This organization aims to provide capital to black farmers

When farm activists Olivia Watkins and Karen Washington met at a conference in 2017, they acknowledged there was no program for black farmers that met their economic needs. So they decided to fill the void.

“Farmers have one chance in a season to do it right. There were great organizations educating black farmers, but there was no organization pooling capital and giving it through a grant or loan to black people to fill the gap in racial wealth,” says Watkins. “There is no incentive for black farmers to feed black communities.”

While most people know that enslaved Africans were brought to America in order to do the hard work of nation building, perhaps less is known that not only their physical labor was desired, but also their agricultural knowledge and their ability to cultivate the land. After the Civil War, African Americans continued to farm either as sharecroppers or by owning the land they farmed – 100 years ago they made up 14% of the country’s farmers. Today, black farmers make up just 1.4% of the industry.

The number of black farmers in the United States has been declining for decades. According to the USDA, the number of black farmers peaked in 1910, when they owned about 16 to 19 million acres. That number is down to less than three million acres today.

While there are a variety of factors behind this decline, the main causes are systemic government racism and lack of access to finance.

Shortly after meeting, Watkins and Washington launched the Black Farmer Fund, which welcomed its first cohort of beneficiaries this year. The fund provides capital and resources such as business coaching to black farmers. The organization aims to build community power and wealth, while working to change and change the way food justice happens.

This is important work because, according to Watkins, the average income for an American farmer is $42,000 per year, while the average income for a black farmer is -906 dollars per year. The economic disparity creates bigger problems than just the lack of black farmers. “That’s why there’s food apartheid in some communities,” says Watkins. “That’s why we’re so disconnected from our food, because our communities don’t produce food, and those that produce are struggling.”

The Black Farmer Fund has been especially important during the pandemic, when black farmers have been hit hard economically. Watkins saw the need to create an emergency relief fund where farmers could quickly access capital. So they launched a special grant to pay off personal or business debts, help cover labor costs, or buy equipment and infrastructure such as greenhouses. “Farming is a difficult experience. There were a lot of emergencies in our community and we didn’t want people to dip into their investment capital,” says Watkins. Additionally, a rapid response fund for farmers who were not in the fund’s portfolio was created to distribute funding more widely.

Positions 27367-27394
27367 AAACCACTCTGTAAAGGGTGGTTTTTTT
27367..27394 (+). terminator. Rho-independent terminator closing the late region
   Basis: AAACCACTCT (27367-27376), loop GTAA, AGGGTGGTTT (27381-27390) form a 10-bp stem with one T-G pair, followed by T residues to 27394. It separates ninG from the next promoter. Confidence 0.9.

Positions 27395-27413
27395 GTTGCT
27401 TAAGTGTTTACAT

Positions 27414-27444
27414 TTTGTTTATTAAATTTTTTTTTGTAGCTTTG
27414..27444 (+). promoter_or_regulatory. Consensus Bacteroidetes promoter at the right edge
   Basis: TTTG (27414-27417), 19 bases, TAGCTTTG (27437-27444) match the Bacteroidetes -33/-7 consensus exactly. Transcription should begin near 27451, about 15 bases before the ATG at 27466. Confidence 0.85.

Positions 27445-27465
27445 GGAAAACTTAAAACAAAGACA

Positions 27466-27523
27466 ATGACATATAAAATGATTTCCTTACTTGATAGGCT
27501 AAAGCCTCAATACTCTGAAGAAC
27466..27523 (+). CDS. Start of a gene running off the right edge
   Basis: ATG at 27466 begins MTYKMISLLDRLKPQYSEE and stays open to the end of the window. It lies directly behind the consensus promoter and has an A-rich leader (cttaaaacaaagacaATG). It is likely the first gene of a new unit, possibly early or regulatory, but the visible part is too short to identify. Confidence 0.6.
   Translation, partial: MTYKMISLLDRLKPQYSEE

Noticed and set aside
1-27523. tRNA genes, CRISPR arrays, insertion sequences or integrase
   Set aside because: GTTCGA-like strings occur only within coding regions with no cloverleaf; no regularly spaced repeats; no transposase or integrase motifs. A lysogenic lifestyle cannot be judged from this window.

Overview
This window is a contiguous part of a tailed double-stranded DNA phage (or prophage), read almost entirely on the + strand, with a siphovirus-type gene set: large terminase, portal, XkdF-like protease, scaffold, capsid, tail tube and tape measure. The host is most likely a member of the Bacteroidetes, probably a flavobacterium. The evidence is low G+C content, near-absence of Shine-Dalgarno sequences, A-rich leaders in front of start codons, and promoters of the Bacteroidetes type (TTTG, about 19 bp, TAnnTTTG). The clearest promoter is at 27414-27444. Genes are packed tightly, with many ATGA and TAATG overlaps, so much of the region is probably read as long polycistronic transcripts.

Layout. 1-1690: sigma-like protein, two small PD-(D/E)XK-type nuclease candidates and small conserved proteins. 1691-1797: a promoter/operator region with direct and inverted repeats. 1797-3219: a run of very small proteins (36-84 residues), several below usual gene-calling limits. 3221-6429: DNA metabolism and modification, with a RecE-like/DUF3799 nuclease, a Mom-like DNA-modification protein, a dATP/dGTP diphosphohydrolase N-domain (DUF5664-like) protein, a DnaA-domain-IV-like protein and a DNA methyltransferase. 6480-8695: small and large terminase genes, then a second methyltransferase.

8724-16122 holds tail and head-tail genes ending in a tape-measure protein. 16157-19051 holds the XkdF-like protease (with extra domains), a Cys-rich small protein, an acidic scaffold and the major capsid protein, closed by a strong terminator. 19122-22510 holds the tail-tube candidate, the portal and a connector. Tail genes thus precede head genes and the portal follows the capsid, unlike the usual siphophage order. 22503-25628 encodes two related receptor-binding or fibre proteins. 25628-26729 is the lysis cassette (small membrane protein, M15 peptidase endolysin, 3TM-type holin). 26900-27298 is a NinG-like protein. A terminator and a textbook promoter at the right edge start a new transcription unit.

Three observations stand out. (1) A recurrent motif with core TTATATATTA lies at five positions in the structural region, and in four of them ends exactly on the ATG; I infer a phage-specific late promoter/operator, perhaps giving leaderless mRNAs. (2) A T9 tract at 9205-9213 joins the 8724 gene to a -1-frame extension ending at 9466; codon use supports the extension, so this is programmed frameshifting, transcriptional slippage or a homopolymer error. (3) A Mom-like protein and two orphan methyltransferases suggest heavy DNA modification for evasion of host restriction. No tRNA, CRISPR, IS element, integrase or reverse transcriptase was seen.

Dennis Scott.

The level of thought and dedication is part of what attracted farmer Denise Scott of 716CBD and Black House Growers to the Black Farmer Fund. As part of the first cohort of grantees that includes farmers, herbalists and collectives from across New York State, Scott likened the Black Farmer Fund staff to feeling like family. “When you start meeting people behind the scenes, you start building a family with them… Some of those people stayed with me,” she says. “We grew up there as a family.”

Located on the New York side of Niagara Falls, Scott’s 716CBD is a holistic healing space where she makes and sells butters, tinctures, salts and scrubs. His micro-farm, black house producers, occupies only a tenth of an acre, and every inch is covered with mint, chamomile, tomatoes, cabbage, celery, cucumber, peppers, kale and cabbage. She also plans to add flowers and sweet potatoes. Ultimately, Scott wants to own 100 acres and donate part of it to the Black Farmer Fund. “It always comes back to earth,” says Scott. “When you start talking about farm-to-table, it’s your own sustenance.”

Scott also has historical family ties to agriculture. Her father was a farmer in North Carolina, and as she began to learn more and more about food justice and shortages, she knew she had to start farming herself. “I started looking at survivable black people and how we could survive before that. All the mothers had a garden in the yard,” she says. “I went back to what my ancestors did for centuries.”

The first cohort of the Black Farmer Fund also includes: Black Yard Farm Collective, a collective of black farmers who create a space for the community to learn about agriculture; Trinity Farms, a small orchard in Clintondale, New York; and Caribbean Farm Fresh Growers, which produces Caribbean products that are hard to find in New York. In total, the organization has funded eight farms, and the growing demand for agricultural education in local communities and expanding agricultural space for black farmers underscores that there is still work to be done.

Even with all the obstacles black farmers face, there is still a lot of hope. “Black farmers are incredibly resilient, gifted and talented people,” says Watkins. “There is this ancestral line of being agricultural experts and supporting communities.”

Aubrey L. Morgan